How to Compost Pet Waste

Questions and AnswersCategory: QuestionsHow to Compost Pet Waste
admin asked 1 year ago

I’m so glad a resource like this exists. Thank you for your time. I just have a couple of questions. 
 
I’m in ABQ old town area, 87104. I have a rolling plastic compost bin that I put kitchen and yard waste in and have had some pretty good success (other than the downfalls of a rolling composter with it all clumping together). In a small backyard, I have ornamental in-ground gardens and a raised garden bed for vegetables. 
 
My questions all revolve around what to do with my 3 cat’s feces. I know it can’t go in the compost, be flushed, or just go into the ground. 

  • I know there’s products and DIY options for in ground pet waste composters. That could be an option, but I wonder:
    • Are those a good option in NM with our underground water sources?
    • It seems like the essential function is a container in the ground and you add waste on top… but what’s the endgame? If it’s buried, are you every getting composted things out of it? What do you do when it fills? 
  • I asked the Green Bucket if they take pet waste and the person who answered was very helpful and told me about Bokashi composting (as an option since they don’t take pet waste). So I was looking at something like this: https://store.bokashicycle.com/bpcfs
    • Does this method effectively take care of the toxoplasma?
    • Is the end result of this able to be added into my other compost? Into just the ornamental garden or into the vegetable garden too? 

 
Again, thank you so much for your valuable time, 

2 Answers
admin answered 1 year ago
Answer by JH:

As a cat owner I too have been interested in this subject so I’ve spent some time researching your question.

Toxoplasmosis is reported to be killed at 122-140 degrees F for a couple minutes. This temperature range can easily be accomplished with a hot composting method as set forth in resource materials available at nmcomposters.org. But can you be sure that 100% of the pet waste was thus exposed? Perhaps so but it is not recommended to use composted pet waste on or in the vicinity of a vegetable garden.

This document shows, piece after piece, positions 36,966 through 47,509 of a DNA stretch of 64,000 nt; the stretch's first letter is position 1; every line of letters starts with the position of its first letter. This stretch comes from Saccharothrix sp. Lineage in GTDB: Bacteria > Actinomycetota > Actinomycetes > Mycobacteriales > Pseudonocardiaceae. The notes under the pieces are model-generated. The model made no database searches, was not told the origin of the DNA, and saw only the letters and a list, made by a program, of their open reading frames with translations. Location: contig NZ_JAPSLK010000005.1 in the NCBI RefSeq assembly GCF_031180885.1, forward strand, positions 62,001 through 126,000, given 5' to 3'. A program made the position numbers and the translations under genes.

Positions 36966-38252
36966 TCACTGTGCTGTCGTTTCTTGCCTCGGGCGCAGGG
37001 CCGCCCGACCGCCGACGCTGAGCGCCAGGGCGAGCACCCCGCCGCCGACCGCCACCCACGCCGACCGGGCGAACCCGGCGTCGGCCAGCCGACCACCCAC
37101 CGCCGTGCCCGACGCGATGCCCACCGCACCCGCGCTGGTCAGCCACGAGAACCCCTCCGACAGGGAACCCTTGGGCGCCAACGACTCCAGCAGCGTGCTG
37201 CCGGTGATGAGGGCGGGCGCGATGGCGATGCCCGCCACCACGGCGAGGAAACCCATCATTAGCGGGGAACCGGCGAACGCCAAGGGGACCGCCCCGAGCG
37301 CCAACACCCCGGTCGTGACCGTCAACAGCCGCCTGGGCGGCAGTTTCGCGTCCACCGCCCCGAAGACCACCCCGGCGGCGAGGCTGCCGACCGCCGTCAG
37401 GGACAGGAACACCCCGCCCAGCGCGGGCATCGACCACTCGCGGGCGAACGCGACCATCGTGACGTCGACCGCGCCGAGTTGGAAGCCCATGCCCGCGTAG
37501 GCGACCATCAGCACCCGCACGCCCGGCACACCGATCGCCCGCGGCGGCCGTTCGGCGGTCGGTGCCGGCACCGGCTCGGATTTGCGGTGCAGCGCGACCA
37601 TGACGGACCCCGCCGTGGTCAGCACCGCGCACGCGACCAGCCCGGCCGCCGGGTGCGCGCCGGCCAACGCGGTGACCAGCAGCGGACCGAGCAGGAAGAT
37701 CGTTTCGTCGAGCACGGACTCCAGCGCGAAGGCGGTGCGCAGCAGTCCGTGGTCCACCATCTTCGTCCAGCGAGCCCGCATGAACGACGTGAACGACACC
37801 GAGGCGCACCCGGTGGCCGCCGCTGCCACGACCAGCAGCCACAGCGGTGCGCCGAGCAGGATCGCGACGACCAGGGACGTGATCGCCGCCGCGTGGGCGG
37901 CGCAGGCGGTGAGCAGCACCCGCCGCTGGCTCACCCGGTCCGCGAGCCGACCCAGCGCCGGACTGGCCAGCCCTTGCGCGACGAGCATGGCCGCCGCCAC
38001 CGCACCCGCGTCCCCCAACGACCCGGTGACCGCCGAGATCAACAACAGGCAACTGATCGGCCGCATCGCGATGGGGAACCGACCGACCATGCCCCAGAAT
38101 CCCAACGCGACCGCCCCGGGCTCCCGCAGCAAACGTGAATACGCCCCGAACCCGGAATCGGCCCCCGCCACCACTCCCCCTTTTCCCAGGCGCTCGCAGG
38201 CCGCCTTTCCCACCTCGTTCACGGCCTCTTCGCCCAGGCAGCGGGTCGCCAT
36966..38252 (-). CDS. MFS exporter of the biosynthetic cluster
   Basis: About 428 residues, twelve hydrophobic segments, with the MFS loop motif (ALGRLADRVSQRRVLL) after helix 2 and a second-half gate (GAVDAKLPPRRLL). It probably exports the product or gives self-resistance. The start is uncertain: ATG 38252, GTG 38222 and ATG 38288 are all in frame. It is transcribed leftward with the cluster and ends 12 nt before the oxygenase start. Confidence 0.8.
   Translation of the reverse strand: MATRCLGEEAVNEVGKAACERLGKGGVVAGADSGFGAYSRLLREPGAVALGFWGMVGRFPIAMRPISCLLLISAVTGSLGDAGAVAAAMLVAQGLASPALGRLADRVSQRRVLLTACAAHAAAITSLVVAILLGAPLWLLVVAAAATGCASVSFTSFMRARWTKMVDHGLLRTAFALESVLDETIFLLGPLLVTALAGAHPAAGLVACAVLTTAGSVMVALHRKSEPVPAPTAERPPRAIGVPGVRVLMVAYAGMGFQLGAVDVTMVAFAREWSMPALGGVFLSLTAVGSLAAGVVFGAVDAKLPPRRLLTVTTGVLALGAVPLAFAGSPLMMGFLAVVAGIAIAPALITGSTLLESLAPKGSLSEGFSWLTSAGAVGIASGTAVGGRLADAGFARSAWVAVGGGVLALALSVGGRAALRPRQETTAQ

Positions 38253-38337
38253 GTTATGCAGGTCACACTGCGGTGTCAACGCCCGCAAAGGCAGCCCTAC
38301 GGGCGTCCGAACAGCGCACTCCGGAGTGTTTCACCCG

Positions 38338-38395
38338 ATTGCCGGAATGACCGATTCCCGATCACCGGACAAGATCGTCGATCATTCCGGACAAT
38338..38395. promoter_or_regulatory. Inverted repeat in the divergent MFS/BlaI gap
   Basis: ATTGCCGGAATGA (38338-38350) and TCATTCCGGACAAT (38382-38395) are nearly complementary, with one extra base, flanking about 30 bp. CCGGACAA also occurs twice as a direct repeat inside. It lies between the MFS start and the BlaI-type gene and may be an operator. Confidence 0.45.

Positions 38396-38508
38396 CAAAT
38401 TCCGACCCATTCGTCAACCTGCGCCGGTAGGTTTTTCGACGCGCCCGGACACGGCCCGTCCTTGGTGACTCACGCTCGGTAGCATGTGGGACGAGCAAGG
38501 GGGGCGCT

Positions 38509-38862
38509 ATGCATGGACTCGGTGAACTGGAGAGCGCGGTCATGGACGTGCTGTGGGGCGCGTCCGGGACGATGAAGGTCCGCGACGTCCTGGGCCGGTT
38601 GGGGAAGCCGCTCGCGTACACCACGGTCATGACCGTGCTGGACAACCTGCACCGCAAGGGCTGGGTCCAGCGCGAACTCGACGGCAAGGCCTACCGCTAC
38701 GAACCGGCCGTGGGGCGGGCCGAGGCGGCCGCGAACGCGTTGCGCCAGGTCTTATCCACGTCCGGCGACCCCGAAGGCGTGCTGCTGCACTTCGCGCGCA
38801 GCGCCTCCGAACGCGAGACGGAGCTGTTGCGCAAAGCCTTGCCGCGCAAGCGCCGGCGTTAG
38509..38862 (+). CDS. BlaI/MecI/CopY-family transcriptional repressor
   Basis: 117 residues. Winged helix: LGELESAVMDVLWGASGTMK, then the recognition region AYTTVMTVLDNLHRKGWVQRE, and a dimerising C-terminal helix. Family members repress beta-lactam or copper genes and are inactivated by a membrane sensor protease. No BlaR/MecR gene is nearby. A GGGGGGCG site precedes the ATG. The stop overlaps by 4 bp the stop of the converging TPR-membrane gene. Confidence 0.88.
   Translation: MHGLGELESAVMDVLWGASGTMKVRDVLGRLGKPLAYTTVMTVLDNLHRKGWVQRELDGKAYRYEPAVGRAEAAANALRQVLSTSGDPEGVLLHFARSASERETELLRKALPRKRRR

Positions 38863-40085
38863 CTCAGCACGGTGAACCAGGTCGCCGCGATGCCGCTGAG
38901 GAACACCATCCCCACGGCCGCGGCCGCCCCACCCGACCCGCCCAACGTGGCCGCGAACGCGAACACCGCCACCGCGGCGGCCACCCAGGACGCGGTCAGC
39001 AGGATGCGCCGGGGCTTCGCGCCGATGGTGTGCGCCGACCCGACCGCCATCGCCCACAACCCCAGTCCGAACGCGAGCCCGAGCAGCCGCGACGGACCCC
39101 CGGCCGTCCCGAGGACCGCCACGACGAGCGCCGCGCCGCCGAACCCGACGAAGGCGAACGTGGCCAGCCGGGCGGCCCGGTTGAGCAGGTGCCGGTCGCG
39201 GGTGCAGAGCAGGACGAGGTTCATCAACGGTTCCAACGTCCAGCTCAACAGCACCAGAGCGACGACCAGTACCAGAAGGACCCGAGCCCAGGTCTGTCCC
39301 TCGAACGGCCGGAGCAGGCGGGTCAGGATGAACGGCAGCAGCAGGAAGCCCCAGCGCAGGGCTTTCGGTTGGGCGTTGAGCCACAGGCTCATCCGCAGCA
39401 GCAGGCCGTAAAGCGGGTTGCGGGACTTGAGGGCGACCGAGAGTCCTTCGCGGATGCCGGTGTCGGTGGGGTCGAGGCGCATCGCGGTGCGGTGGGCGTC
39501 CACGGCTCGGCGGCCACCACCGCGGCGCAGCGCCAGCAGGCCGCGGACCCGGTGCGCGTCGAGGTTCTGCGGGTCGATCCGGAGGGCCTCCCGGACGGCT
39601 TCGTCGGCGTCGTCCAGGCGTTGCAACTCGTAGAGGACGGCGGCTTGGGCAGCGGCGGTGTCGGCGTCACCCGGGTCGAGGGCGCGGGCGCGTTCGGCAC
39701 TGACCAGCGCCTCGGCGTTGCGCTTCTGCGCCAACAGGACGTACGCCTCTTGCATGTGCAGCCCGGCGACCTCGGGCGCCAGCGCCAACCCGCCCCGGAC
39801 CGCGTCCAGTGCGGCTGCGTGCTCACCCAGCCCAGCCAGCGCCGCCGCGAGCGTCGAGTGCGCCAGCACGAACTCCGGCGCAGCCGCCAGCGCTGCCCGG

Options? If using clay litter or any litter with preservatives or other chemicals, it’s probably best to toss in a paper bag into the garbage where it might end up in the commercial-grade composter. There are many plant based litters available now and I would recommend pet waste with one of these litters being buried away from vegetables. Perhaps exposure to sunlight for a period of time prior to burying might also be considered provided that it is kept away from pets and humans.

One thing to never do with pet waste is to dispose of in sewage or septic systems.

I hope this helps, but if you find an authoritative source with definitive recommendations, please do share with us.

admin answered 1 year ago
Answer by JZ:

Your questions will be received by a few of may colleagues who may also respond.

Great to hear about your composting efforts.  JH has already responded to you. Here are my thoughts.:

Clumping in your tumbler may be decreased by adding a small amount of coarse bulking material from time to time. This may be helpful info:
NMSU: Bernalillo County Master Composters – Tumbler Bins

The Bokashi bucket is a fermentation method. The Bokashi folks are saying that the acidity produced in the method will disable the Taxoplasma gondi. So then you could add the contents of your bucket to your tumbler or an in-the-soil covered container, then allow the decomposition process to continue: NMSU: Bernalillo County Master Composters: Bucket in a Hole

When in soil composting containers become full of decomposed material, then you have options. You may scoop out the finished compost and use in garden, then start refilling the container with organics OR  you may pull up the container and allow the finished compost to drop into the hole and stay in place, thus amending the soil on that spot.

After that if you are still concerned about T. gondi, then use that compost on only ornamentals.

Municipal water in NM is, I think treated so that pathogens are not a concern.

Another option for cat manure – consider a well managed hot process composting setup. Properly maintained this process will disable pathogens.

‎docs.nmcomposters.org/composting-in-the-desert-2018.pdf   See pages 3-4.

Let us know if the responses have been helpful and if you have more questions.